Open Access Te Herenga Waka-Victoria University of Wellington
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You Can't Sit With Us

posted on 2022-07-31, 22:44 authored by Young, George

The shortage of housing supply in New Zealand’s central urban areas has seen a large shift in population towards lower density, suburban areas. The urban sprawl away from the cities has had adverse effects on suburbs, towns and the communities within them. The consequence of this development has seen huge rises in housing and rental prices, aiding in the displacement of the lower economic residents. Urban sprawl has effectively created an opportunity in which gentrification can readily occur. Residents of towns that were once seen as deteriorated and dirty have been priced out of their own home and in turn their neighbourhood. Affordable options in the form of community or social housing looks to aid in the issue of displacement, but the limited supply and increasing demand isn’t its only issue. The influx of more affluent residents creates a clear segregation in the community due to differing socioeconomic statuses. The effects particularly felt hard by those most vulnerable and needing assistance as such those in social housing.

A small town where the effects have been felt large is in Featherston, Wairarapa. The proximity to Wellington coupled with the comparative low house prices has seen the rural town completely shift in economic identity. The town is in flux with a clear identity of social segregation. This thesis takes the town of Featherston as a research investigation. Featherston currently has 14 social housing units, with the majority of these not contributing to the social welfare of the tenants. These often run down and barren units do no favours in promoting the unjust stigma of social houses and those that occupy them.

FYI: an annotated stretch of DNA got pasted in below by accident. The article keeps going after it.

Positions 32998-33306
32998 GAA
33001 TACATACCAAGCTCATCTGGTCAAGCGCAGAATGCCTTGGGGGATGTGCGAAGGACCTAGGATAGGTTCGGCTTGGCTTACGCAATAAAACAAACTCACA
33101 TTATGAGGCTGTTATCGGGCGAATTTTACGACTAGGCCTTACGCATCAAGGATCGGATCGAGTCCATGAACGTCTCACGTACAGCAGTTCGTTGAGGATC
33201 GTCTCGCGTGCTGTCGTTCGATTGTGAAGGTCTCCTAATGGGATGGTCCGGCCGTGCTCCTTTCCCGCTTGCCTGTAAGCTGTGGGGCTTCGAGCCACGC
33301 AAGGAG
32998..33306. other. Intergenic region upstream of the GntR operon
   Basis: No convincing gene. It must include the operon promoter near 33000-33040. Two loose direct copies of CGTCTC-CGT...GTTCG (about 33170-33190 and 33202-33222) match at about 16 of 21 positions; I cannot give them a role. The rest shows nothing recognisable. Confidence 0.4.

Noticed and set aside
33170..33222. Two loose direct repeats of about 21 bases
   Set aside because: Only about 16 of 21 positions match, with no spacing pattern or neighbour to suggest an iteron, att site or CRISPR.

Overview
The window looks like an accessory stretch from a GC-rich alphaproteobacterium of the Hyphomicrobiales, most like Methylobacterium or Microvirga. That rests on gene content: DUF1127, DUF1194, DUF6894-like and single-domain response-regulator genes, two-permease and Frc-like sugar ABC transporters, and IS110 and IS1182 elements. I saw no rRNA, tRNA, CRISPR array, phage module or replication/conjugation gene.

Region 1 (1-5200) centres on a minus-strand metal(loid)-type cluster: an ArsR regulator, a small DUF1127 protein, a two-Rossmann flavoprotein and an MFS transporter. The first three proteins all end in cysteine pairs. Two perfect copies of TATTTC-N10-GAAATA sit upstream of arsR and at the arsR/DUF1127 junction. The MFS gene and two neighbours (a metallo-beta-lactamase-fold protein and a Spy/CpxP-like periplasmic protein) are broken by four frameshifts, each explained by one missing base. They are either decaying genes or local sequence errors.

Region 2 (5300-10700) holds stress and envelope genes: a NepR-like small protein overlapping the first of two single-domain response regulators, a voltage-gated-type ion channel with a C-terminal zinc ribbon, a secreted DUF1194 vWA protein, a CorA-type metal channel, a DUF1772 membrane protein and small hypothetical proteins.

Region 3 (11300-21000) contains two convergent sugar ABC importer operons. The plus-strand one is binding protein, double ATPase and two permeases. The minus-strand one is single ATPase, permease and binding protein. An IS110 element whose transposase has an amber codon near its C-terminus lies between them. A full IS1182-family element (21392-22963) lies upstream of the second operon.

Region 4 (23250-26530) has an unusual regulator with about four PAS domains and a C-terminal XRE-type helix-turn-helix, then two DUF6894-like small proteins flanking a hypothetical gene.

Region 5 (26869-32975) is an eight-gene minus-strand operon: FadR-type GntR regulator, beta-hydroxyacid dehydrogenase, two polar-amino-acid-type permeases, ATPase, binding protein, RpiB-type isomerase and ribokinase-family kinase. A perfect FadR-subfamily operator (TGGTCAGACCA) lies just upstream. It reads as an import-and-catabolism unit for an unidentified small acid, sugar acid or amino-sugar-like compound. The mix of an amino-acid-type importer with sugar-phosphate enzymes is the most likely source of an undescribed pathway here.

This thesis promotes the idea that the built environment can be used to mitigate the negative connotations and stigma of social housing in suburbia. The thesis argues that spatial alongside atmospheric conditions of a place can empower the residents of social housing rather than marginalizing them. The relationship between the architecture and the users can create a positive environment in which the residents can thrive. At a larger scale, the built environment can help foster the relationship between these residents and the wider community. By doing so, dismantling the social stigma upon the public housing infrastructure better integrating them into with the community.


Copyright Date


Date of Award



Te Herenga Waka—Victoria University of Wellington

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Author Retains Copyright

Degree Discipline


Degree Grantor

Te Herenga Waka—Victoria University of Wellington

Degree Level


Degree Name

Master of Architecture (Professional)

ANZSRC Type Of Activity code


Victoria University of Wellington Item Type

Awarded Research Masters Thesis



Alternative Title

Social Segregation of a community, embodied by the stigma of social housing

Victoria University of Wellington School

Wellington School of Architecture


Chicca, Fabricio